Abstract 306: Pacemaker Implantation in Nonagenarians is Safe
Introduction: The number and proportion of nonagenarians in the US is increasing dramatically. Data are scarce on outcomes of pacemaker implantation in the very elderly, limiting the ability of physicians and patients to make informed decisions.
Hypothesis: We hypothesized that increasing age is associated with worse in-hospital outcomes (mortality and complications) in the elderly.
Methods: Patients ≥ 70 years with a new pacemaker implant were identified in the 2004-2008 HCUP-Nationwide Inpatient Sample, the largest all-payor inpatient database in the US. Patient demographic and clinical variables, including an age-independent Charlson comorbidity index, as well as hospital characteristics were analyzed. Clinical outcomes were in-hospital mortality and complications (identified through ICD-9 codes) including pneumothorax, tamponade, device infection, hematoma, and acute renal failure/new hemodialysis. Unadjusted outcomes were compared using χ² and Mantel-Haenszel tests. Multivariate hierarchical logistic models were created to adjust for case-mix variation and clustering of cases within hospitals.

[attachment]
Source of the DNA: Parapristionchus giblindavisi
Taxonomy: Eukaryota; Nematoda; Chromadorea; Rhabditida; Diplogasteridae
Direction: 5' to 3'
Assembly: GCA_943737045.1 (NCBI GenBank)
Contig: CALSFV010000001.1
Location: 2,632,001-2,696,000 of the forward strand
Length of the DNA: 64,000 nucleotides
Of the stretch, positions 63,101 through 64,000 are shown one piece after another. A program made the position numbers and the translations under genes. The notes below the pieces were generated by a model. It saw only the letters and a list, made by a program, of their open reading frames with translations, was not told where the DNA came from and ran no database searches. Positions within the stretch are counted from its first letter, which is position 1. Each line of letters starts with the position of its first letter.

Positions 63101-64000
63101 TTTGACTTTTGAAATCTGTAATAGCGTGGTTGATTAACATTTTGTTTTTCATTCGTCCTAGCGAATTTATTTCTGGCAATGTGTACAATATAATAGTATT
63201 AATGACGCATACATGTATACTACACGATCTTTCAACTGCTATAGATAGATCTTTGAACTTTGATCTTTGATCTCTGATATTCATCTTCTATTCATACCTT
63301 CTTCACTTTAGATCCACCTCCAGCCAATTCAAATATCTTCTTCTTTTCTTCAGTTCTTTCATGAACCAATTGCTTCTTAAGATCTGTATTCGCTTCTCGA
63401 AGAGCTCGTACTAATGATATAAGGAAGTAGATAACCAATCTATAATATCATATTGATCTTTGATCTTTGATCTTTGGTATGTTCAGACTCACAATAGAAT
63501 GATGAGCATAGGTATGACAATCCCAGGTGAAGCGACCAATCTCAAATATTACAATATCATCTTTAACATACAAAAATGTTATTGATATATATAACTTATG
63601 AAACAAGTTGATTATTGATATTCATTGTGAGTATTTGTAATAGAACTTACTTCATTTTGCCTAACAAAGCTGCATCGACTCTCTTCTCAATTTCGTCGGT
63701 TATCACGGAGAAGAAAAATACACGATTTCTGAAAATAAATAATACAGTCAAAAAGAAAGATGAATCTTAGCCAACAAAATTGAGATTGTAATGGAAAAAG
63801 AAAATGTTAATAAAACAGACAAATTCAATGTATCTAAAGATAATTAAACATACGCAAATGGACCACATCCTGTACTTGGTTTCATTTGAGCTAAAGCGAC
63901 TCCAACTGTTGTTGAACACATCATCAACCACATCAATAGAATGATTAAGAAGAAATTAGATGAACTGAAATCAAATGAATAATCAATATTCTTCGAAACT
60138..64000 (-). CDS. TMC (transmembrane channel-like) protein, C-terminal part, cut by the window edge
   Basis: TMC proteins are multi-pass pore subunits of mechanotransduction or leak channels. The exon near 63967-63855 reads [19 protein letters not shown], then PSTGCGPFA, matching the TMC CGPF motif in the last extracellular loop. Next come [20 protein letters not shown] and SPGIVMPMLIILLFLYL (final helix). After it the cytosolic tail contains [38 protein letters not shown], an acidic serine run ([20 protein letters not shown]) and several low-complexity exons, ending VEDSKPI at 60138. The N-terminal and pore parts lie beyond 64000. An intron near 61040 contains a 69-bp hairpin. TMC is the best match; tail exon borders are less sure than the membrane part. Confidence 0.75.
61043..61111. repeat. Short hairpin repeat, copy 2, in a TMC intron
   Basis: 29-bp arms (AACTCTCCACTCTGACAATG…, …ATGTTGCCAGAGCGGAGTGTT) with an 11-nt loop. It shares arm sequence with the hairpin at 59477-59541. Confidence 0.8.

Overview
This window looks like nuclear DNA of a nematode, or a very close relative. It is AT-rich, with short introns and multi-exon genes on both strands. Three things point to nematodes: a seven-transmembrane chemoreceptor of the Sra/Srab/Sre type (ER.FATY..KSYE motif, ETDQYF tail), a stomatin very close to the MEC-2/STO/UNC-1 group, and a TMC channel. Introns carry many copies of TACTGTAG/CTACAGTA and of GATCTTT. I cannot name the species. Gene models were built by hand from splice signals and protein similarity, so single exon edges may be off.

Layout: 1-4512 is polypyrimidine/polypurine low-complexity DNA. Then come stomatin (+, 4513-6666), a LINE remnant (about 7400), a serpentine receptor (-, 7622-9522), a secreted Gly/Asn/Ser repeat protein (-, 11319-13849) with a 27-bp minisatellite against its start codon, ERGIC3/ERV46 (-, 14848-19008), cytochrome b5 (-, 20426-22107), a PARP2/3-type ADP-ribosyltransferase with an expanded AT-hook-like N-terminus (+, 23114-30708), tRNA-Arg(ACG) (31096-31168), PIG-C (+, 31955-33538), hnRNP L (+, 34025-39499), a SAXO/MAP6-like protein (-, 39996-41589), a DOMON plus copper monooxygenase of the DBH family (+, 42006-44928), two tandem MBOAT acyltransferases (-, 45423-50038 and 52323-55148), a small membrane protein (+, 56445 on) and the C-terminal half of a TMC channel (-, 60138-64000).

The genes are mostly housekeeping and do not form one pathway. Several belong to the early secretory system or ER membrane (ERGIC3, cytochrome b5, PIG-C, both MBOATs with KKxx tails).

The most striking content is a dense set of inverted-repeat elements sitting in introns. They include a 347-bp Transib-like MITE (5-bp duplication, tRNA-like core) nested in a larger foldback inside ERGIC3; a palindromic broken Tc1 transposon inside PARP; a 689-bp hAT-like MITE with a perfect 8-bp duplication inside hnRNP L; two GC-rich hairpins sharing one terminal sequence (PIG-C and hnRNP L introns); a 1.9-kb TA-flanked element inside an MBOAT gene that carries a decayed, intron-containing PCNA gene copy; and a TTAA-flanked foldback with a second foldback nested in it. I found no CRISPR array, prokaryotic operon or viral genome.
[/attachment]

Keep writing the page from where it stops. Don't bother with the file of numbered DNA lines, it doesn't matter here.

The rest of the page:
Results: Among 115,683 patients (mean age 81.47 years; SEM 0.02), patients ≥ 90 years were less likely to be male, to have mild comorbidity, and to have elective procedures (Table). Unadjusted mortality and complication rates were higher with increasing age although absolute differences were small (Table). Multivariable analysis revealed severe comorbidity (OR 5.00; 95% CI 4.05-6.17) and nonelective admission (OR 3.09; CI 2.46-3.88) were greater predictors of mortality than increasing age (OR 2.81; CI 2.35-3.35), all p<0.0001. For complications, severe comorbidity (OR 1.35; CI 1.20-1.51) and female gender (OR 1.35; CI 1.28-1.42) were larger predictors than increasing age (OR 1.07; CI 1.01-1.13), all p<0.02.
Conclusions: This is the largest study to date examining outcomes of pacemaker implantation among nonagenarians. Although increasing age is a predictor of worsening outcomes in the elderly, the absolute rates are modest, even in nonagenarians, and other factors are more important predictors than age.
- © 2012 by American Heart Association, Inc.